Reading for new to English learners

You will find it useful to read the sections on Spoken English and on Challenges before this because of the crucial relationship between pupils’ spoken language acquisition and their development of reading in English. Secondary teachers will find these sections useful in addition to the section devoted to Reading at Secondary.

What teachers need to know about reading in a new language:

As with monolingual pupils, EAL learners need to be taught both word reading skills and comprehension in order to access written texts. However, there is evidence that:

  • Some pupils may acquire phonic knowledge and be able to decode quickly, but their skills in comprehension take longer and need explicit attention (Stuart, 2004). • Reading comprehension is related to the pupils’ vocabulary knowledge, knowledge of text types, knowledge of and interest in the subject matter (Hutchinson, Whitely, Smith and Connors, 2003).
  • Pupils’ access to reading is related directly to their current level of spoken English and breadth of vocabulary (Droop and Verhoeven, 1998).
  • Pupils will have experience of reading in other languages and for different purposes (Parke, Drury, Kenner and Robinson, 2002)
  • Text type and direction in pupils’ home written language may be significantly different from English
  • Literacy proficiency in the first language affects literacy proficiency in the new language (August and Shanahan, 2006)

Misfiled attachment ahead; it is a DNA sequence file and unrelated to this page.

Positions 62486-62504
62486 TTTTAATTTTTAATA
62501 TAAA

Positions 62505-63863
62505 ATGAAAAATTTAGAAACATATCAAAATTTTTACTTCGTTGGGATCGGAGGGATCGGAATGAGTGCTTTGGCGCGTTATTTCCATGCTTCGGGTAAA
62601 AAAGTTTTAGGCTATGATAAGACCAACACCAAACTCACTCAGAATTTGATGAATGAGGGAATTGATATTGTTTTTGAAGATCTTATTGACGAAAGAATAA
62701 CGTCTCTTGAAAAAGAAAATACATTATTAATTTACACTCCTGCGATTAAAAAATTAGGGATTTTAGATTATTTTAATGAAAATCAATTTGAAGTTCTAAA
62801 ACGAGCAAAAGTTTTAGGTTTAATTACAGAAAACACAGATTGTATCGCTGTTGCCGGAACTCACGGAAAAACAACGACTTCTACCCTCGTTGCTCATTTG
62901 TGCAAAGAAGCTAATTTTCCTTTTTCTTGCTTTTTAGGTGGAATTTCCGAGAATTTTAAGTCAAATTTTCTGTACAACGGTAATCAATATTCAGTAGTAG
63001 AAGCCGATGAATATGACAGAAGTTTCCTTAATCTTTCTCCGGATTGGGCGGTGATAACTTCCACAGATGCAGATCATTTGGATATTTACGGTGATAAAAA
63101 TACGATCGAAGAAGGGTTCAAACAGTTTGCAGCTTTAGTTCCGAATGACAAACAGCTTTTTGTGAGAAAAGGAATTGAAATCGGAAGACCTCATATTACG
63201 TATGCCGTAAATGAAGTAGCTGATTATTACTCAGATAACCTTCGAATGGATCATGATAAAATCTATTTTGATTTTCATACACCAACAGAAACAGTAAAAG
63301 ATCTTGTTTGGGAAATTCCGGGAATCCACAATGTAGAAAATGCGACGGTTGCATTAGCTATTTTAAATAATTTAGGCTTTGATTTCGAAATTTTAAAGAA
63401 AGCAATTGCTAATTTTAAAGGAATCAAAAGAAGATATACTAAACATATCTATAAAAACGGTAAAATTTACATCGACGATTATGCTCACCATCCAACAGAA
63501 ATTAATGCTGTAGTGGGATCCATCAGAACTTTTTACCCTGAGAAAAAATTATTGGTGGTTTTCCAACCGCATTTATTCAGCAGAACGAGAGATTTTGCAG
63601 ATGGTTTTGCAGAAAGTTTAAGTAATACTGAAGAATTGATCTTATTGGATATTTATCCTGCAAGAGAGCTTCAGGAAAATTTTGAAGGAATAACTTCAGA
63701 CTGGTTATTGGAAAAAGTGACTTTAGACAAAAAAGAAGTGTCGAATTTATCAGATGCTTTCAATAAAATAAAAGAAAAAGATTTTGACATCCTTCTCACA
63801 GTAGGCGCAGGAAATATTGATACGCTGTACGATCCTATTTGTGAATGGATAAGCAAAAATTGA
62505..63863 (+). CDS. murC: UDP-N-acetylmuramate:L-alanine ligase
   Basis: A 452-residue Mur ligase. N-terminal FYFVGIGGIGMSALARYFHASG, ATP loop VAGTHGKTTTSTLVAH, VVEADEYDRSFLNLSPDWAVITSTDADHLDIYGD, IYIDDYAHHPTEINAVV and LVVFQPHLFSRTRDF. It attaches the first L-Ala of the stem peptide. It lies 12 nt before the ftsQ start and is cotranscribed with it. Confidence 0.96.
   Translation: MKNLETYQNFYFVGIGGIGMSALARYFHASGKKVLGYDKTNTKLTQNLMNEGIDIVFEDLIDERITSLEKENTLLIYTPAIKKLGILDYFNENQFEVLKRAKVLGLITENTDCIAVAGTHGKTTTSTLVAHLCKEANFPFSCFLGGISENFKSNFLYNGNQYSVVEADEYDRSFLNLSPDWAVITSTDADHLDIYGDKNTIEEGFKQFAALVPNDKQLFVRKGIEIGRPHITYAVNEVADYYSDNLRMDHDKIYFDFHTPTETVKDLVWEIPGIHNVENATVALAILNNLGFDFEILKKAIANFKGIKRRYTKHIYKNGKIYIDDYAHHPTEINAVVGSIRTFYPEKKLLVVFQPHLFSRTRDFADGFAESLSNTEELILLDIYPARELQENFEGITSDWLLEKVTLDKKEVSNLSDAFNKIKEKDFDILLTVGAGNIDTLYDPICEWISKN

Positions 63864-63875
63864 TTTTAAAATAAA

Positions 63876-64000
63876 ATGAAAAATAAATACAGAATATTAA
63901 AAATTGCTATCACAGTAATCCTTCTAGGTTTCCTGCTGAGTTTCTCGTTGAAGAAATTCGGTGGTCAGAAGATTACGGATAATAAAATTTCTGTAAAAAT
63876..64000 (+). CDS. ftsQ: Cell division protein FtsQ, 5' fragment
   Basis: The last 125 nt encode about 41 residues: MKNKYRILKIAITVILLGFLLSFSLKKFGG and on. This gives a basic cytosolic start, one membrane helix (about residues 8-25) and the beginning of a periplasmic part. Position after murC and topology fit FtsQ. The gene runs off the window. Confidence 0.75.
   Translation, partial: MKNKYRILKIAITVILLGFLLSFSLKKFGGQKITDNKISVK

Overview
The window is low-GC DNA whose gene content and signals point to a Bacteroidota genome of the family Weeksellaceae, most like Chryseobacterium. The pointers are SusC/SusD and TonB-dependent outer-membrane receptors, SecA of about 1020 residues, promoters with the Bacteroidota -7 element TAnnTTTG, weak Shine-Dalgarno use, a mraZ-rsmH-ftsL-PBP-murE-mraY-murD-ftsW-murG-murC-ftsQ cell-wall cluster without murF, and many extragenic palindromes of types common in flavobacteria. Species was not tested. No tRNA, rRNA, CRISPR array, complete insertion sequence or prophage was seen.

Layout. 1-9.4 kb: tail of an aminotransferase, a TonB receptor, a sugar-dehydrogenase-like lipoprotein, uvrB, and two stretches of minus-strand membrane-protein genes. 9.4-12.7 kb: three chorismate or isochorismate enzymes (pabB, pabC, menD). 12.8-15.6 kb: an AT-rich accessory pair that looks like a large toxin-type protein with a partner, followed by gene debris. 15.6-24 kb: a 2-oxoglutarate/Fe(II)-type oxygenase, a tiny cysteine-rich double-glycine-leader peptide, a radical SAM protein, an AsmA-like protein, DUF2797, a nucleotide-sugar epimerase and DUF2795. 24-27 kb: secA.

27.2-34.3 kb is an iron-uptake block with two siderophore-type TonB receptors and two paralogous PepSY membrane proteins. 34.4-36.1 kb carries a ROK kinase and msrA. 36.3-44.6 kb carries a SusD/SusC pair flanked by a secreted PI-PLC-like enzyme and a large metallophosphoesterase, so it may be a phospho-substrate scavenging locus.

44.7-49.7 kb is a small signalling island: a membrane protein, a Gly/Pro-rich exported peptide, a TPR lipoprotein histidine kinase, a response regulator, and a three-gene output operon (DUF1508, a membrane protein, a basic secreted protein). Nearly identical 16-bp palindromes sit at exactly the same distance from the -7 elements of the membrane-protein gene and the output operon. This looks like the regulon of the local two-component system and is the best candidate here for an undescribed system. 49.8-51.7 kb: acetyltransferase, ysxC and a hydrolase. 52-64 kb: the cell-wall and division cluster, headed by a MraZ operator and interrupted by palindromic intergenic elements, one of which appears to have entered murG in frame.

Characteristics of a new to English reader:

  • Can tell a story from pictures (depending on stage of fluency)
  • May be recognising some letters and sounds and some high frequency words in English
  • May be developing one to one correspondence in words
  • May understand print direction in English
  • May already understand that print carries meaning from experience of reading in first language
  • May bring understanding of text types or stories from reading/oral story telling in first language

Activities for new to English readers:

  • Access to texts with repetitive language and rhyming words
  • Oral story telling that draws on story types common to the pupils’ first languages and cultures
  • Reading stories aloud in both English and the first language where practicable
  • Story boxes and story sacks to support development of vocabulary around character and plot
  • Use of picture books to support discussion
  • Sequencing pictures and retelling stories
  • Role play mapped to stories
  • Activities that embed the teaching of phonics alongside reading for meaning
  • Audio books in first languages and in English

Eve Gregory’s Learning to Read in a New Language explores, through a series of case studies, the need for teachers to take account of EAL learner’s home contexts when learning to read.

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